If you’re looking to earn airline miles from the get-go, consider a card like the American Airlines AAdvantage MileUp℠ Card. The card earns American Airlines miles and has no annual fee. It offers 2 AAdvantage miles per dollar spent on eligible American Airlines purchases and at grocery stores and 1 AAdvantage mile per dollar spent on all other purchases, as well as a 25% discount on AA inflight food and beverage purchases. New cardholders earn 10,000 AAdvantage miles (worth $140, based on TPG valuations) and a $50 statement credit after spending $500 in the first three months of account opening. Read more about the American Airlines AAdvantage MileUp Card on our card hub.

(Photo by Eric Helgas for The Points Guy)
(Photo by Eric Helgas for The Points Guy)

Related: What credit score do you need to get the Chase Sapphire Reserve card?

Bottom line

The travel rewards game isn’t just for those with sterling credit. In fact, there are great opportunities to select cards that, when managed correctly, can help rebuild damaged credit. Remember not to overextend yourself trying to meet spending requirements, and to practice sound financial habits. After all, the first commandment for travel rewards credit cards is to pay your balance off in full each month. Even if you don’t currently qualify for the best offers, with time and careful management you can become eligible. The benefits of improving your credit score extend beyond the points and miles you earn, but those rewards make doing so a lot more fun.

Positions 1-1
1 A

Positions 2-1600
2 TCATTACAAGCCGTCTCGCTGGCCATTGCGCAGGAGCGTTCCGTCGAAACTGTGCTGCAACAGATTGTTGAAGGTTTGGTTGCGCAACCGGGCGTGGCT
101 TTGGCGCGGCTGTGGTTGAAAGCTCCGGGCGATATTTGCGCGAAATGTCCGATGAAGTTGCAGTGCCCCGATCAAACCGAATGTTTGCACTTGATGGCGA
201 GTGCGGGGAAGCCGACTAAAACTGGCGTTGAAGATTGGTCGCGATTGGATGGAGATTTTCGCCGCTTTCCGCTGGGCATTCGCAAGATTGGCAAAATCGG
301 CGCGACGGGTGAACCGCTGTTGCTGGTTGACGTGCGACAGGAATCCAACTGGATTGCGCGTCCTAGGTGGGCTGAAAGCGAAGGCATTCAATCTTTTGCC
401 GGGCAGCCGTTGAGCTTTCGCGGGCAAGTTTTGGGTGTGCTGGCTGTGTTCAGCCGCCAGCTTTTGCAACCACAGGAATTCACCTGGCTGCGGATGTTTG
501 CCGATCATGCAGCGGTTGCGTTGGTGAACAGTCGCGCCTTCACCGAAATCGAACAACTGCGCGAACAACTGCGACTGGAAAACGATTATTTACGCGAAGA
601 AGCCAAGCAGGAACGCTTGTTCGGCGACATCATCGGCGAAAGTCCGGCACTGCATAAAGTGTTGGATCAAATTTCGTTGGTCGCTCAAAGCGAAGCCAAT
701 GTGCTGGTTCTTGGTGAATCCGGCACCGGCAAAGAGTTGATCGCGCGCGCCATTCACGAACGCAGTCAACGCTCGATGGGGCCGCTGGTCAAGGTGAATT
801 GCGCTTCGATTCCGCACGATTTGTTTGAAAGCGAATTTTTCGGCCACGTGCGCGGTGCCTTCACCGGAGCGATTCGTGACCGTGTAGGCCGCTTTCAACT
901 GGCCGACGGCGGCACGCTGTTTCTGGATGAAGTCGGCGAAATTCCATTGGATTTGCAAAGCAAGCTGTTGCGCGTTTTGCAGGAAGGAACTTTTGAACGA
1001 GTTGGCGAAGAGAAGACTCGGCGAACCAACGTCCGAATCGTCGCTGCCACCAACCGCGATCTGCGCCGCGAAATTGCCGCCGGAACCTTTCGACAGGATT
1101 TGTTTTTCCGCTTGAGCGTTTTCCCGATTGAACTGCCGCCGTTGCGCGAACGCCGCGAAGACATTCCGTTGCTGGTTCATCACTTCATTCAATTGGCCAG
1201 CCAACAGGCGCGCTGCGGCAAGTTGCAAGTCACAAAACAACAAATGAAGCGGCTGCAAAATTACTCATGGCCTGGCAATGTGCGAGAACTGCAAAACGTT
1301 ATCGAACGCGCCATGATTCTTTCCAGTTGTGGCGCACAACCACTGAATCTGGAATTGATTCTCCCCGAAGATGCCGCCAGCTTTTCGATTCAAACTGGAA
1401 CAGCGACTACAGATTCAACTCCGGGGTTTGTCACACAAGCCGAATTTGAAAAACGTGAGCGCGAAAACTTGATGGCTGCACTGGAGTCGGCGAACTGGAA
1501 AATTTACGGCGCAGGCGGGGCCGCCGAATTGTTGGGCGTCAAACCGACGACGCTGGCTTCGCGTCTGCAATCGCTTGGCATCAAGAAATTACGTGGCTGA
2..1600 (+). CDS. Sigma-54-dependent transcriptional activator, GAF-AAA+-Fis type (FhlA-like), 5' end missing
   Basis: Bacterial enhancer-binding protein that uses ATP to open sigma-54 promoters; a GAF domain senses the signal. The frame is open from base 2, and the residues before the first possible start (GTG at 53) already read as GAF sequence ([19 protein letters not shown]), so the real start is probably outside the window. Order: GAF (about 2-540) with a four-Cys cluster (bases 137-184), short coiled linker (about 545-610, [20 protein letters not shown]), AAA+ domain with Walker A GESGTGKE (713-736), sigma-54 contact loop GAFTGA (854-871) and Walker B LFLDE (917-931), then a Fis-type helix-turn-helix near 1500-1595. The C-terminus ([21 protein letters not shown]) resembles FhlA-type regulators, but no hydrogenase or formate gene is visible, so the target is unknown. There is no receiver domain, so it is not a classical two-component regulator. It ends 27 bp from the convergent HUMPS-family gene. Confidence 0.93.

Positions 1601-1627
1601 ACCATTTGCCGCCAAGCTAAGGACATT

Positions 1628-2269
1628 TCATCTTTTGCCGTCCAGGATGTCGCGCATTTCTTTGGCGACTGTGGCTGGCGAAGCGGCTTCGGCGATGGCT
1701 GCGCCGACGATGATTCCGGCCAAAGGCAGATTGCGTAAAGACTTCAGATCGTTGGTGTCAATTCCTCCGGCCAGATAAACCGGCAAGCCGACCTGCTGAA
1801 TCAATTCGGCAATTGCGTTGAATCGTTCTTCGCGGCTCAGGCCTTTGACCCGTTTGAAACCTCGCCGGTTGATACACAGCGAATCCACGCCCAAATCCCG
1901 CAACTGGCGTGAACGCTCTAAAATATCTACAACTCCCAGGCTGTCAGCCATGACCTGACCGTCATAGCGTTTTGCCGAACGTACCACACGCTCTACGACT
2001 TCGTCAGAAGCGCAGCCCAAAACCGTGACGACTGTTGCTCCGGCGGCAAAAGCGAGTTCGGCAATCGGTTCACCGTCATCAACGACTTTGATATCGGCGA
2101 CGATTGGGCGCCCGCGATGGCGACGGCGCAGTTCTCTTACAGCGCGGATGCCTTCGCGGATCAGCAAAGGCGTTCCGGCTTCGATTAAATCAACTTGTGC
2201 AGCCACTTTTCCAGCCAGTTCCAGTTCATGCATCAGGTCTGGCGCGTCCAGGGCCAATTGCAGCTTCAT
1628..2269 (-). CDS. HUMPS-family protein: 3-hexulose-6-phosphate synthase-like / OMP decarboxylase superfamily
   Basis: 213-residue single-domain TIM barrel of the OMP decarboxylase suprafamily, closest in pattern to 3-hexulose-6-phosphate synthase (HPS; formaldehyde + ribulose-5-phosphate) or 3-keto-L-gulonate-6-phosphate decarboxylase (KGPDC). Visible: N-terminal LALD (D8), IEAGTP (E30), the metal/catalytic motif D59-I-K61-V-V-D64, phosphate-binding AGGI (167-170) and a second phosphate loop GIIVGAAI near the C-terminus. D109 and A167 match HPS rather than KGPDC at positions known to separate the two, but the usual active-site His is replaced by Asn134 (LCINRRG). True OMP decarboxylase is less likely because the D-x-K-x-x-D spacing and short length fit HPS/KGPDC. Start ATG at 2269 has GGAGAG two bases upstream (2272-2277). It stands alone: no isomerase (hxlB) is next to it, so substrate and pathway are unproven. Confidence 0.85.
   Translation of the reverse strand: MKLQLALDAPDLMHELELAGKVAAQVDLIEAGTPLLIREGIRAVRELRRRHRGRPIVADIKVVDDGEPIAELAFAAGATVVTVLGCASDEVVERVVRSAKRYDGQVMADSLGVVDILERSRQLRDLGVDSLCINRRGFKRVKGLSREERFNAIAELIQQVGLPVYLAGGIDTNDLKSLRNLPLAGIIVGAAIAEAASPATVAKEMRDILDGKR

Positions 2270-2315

If your application is initially denied, that decision isn’t necessarily final. Many people have had success by calling the reconsideration line and explaining their situation. Sometimes your applications will be approved or denied instantly by a computer algorithm, but often the decision to offer you credit lies with a human. If you’re not approved instantly, give the card issuer a call and explain why you’ll be a valuable customer.

For rates and fees of the Amex Gold card, click here.

New to the points and miles game? Check out our beginner’s guide for everything you need to know to get started!

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Featured image by Isabelle Raphael / The Points Guy.

Editorial Disclaimer: Opinions expressed here are the author’s alone, not those of any bank, credit card issuer, airlines or hotel chain, and have not been reviewed, approved or otherwise endorsed by any of these entities.